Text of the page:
All Parties Must Denounce Terrorist Groups and Their Acts
ISLAMABAD, May 2, 2013: Decisive action is required by the state against militant groups deliberately attempting to sabotage the election process through acts of terrorism and intimidation of candidates and their supporters, polling officials and voters across Pakistan, says Free and Fair Election Network (FAFEN), calling for formal statements from all parties and candidates denouncing anti-election violence against any election contestants.
Keeping in view the specific threats on Election Day, FAFEN recommends that detailed security plans be prepared for constituencies that are security sensitive and facing specific threats by terrorists. Declaring polling stations sensitive and deploying a larger number of security officials may not be an adequate approach keeping in view the kind of capability and outreach of the terrorist groups involved. Incidents of terrorism especially on the morning of the Election Day are likely to cause low voter turnout and lost confidence in the election process and results, thereby warranting appropriate strategy for preemption.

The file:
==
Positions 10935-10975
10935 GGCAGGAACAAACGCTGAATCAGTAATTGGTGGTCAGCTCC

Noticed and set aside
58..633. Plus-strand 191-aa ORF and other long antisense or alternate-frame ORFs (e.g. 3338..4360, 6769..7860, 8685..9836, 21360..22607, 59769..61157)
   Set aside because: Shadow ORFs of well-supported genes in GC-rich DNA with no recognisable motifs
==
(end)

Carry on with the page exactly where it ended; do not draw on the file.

The expanding and increasingly deadly wave of terrorism targeting some political parties and their supporters is compromising the fairness of the election process. Despite clear directives and desires of the Election Commission of Pakistan (ECP) to the caretaker government, there has been no letup in the acts of terrorism against certain political parties, government and election functionaries and security forces.
The state has a legal obligation to enlist all security forces and agencies to assist the ECP in ensuring a peaceful election process, which includes the current campaign period in advance of polling day on May 11, 2013. ECP has no mandate or resources to address terrorist acts.
Failure of the state and its security forces to take decisive action against terrorist groups could be interpreted as capitulation or facilitation of anti-election efforts, with partisan intentions. Militant groups so far have acted seemingly with impunity, with state agencies taking little or no action against them as required by anti-terrorism laws and Representation of the Peoples Act (1976).
In addition to the deplorable loss of innocent lives, the violence is jeopardizing the ability of some political parties to campaign and compromising the right of voters to make informed democratic choices in Pakistan’s historic first elections to transition between two civilian governments.
Political parties also should make strong public statements condemning all groups and outfits involved in terrorism. No party or candidate should benefit from – or allow itself to appear to benefit from – terrorist threats against election opponents. FAFEN called on all election contestants to send a collective message that all Pakistanis stand together against terrorism and anti-election violence.
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